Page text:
saute

My new book, How To Sauté, publishes tomorrow and Little Brown is giving away the whole set (which includes How To Roast and How To Braise). Enter here for your chance to win— May 23rd is the last day. Or order now from Amazon, Barnes & Noble, or from Indiebound.   People familiar with my work know my conviction that mastering a single technique is better than having a hundred recipes. So I’ve devoted these short books to the finer points of the critical techniques. Sauté is the most used of all techniques and the nuances of it are many. Whether it’s in the preparing of veal scallopine, a classical poulet sauté, shrimp, or a flatiron steak, each sauté is a little different. I discuss types of pans, cooking tools, cooking fats, the critical herbs and aromatics Read On »

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MR-xmas-books-@1020

I would of course be remiss in the eyes of my venerable publishers if I did not recommend my own books as being splendid gift ideas for the holidays. So herewith my not-so-humble descriptions of some of the books I’m most proud of. My favorite and most useful cookbook, especially for young cooks, home cooks who want to get better, or parents who want to help teach their kids to cook, is Ruhlman’s Twenty: 20 Techniques, 100 Recipes, a Cook’s Manifesto. It identifies the twenty fundamental ideas, foods, and techniques required to cook just about anything. It won a James Beard Award in the general cooking category when it came out. The egg is a miracle of nutrition, economy, deliciousness, and utility. There may be no more valuable food to the cook. So I wrote a book Read On »

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Braise-roasted-Turkey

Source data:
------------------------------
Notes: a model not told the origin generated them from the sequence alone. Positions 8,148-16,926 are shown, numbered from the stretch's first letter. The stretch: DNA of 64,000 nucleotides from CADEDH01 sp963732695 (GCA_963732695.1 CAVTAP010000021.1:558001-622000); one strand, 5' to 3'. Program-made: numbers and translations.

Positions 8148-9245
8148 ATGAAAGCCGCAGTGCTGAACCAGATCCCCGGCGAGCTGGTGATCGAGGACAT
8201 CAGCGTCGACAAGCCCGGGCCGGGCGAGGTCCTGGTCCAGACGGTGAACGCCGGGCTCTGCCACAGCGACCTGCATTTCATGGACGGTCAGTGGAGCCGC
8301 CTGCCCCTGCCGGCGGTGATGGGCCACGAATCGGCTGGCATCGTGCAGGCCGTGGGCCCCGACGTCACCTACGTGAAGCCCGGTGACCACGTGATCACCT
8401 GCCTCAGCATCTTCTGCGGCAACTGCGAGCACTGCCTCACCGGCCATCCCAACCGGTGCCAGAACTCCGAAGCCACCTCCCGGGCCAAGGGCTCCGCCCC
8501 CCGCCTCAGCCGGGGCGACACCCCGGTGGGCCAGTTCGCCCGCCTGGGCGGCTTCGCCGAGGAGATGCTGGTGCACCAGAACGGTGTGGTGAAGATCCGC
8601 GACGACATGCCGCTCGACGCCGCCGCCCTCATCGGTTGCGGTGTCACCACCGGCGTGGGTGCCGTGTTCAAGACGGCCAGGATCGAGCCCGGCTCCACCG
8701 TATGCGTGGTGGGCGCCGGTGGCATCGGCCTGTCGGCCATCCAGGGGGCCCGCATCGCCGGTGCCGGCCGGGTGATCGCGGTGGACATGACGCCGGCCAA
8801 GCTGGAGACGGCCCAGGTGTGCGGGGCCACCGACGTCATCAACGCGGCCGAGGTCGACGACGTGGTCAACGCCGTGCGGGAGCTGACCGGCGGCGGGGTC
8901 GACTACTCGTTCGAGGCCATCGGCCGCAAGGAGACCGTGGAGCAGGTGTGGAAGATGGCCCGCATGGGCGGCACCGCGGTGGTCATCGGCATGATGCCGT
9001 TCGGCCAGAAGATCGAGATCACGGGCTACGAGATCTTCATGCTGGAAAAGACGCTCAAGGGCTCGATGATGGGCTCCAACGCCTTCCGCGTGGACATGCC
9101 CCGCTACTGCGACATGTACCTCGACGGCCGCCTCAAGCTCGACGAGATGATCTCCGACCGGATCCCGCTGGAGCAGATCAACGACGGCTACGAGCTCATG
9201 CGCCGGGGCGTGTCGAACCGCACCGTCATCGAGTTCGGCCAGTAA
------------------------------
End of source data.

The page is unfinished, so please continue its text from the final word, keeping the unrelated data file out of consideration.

I received the following email today from my beloved cousin Ryan, husband to the smarter-than-he-is Tesse, father of a toddler with another on the way, and they’ve just moved into their first house: Michael, I am undertaking my first thanksgiving and have responsibility for all the cooking.  I am starting to think I am a bit over my head and was hoping you could help me get things under control.  I’m not even sure where to start?  Other than turkey. Ryan Dear Ryan, First, make a list of everything you’d like to serve, write it all down on a piece of paper, then make a plan for cooking it. (The last thing you want to be doing is entering a grocery store the day before Thanksgiving. You’re smarter than that.) Have plenty of onions and carrots Read On »

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Lamb-Shank18

    First, the following five people (and their favorite braise) will receive a signed copy of my new book How to Braise. Congrats! —Steve W.: Braised oxtail and pumpkin with chickpeas over couscous! —Cindy M: Braised pork shanks…. yum! —JAvera: Oven-Braised Corned Beef. Yum. Sliced thin and served on Kings Hawaiian Bread. (I know, I know. Just try it sometime!) —Fran: I’ll pretty much take anything braised, but currently I’m loving chicken braised with carrots, leeks and sherry. —Tom Abella: My favorite braise is Cheating Pulled Pork Shoulder, which is what I call it when I combine an hour of heavy smoking over a grill at night with putting the shoulder in a covered Dutch oven at 225 overnight. What emerges in the morning is a glorious fall-apart piece of meat complete with drippings Read On »

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Braise-Cover-@72-for-blog

    My book Ruhlman’s How to Braise: Foolproof Techniques and Recipes for the Home Cook is published today, February 10. To celebrate its arrival I am giving away five signed copies. How to Braise is the second in a series of technique-based books (the first was How to Roast). Like its predecessor, this book is short on recipes (25 or so, including the Orange-Braised Duck Leg, pictured below) and long on nuance. It includes finished shots by my wife, Donna, of every dish and many process shots of how dishes, such as a Lamb Tagine, come together, how the Braised Pork Belly Lettuce Wraps should look, or just a beautiful image of braised fennel and baby radishes. When you know technique, you need to rely less on recipes. When you know technique, cooking is easier and more efficient and more fun. (What exactly Read On »

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